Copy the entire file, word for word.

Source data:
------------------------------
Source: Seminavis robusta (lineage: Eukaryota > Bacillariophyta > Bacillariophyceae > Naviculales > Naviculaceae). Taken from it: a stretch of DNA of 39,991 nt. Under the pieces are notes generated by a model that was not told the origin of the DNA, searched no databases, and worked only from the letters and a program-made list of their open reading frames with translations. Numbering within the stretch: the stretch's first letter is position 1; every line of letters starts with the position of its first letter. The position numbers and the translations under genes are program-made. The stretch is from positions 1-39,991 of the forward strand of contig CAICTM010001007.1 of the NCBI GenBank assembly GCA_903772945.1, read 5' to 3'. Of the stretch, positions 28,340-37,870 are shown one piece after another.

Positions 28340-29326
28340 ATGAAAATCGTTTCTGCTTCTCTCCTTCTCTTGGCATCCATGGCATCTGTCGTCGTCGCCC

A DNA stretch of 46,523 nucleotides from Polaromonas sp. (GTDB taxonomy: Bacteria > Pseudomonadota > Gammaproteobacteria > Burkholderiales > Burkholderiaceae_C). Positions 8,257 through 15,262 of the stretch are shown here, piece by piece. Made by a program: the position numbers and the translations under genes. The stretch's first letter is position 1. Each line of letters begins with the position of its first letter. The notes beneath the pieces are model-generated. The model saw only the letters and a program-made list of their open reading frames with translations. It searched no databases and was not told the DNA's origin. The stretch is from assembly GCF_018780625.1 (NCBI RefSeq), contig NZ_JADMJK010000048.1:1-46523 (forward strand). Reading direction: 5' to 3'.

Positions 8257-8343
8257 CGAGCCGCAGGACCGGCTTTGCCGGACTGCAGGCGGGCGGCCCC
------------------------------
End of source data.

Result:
Source: Seminavis robusta (lineage: Eukaryota > Bacillariophyta > Bacillariophyceae > Naviculales > Naviculaceae). Taken from it: a stretch of DNA of 39,991 nt. Under the pieces are notes generated by a model that was not told the origin of the DNA, searched no databases, and worked only from the letters and a program-made list of their open reading frames with translations. Numbering within the stretch: the stretch's first letter is position 1; every line of letters starts with the position of its first letter. The position numbers and the translations under genes are program-made. The stretch is from positions 1-39,991 of the forward strand of contig CAICTM010001007.1 of the NCBI GenBank assembly GCA_903772945.1, read 5' to 3'. Of the stretch, positions 28,340-37,870 are shown one piece after another.

Positions 28340-29326
28340 ATGAAAATCGTTTCTGCTTCTCTCCTTCTCTTGGCATCCATGGCATCTGTCGTCGTCGCCC

A DNA stretch of 46,523 nucleotides from Polaromonas sp. (GTDB taxonomy: Bacteria > Pseudomonadota > Gammaproteobacteria > Burkholderiales > Burkholderiaceae_C). Positions 8,257 through 15,262 of the stretch are shown here, piece by piece. Made by a program: the position numbers and the translations under genes. The stretch's first letter is position 1. Each line of letters begins with the position of its first letter. The notes beneath the pieces are model-generated. The model saw only the letters and a program-made list of their open reading frames with translations. It searched no databases and was not told the DNA's origin. The stretch is from assembly GCF_018780625.1 (NCBI RefSeq), contig NZ_JADMJK010000048.1:1-46523 (forward strand). Reading direction: 5' to 3'.

Positions 8257-8343
8257 CGAGCCGCAGGACCGGCTTTGCCGGACTGCAGGCGGGCGGCCCC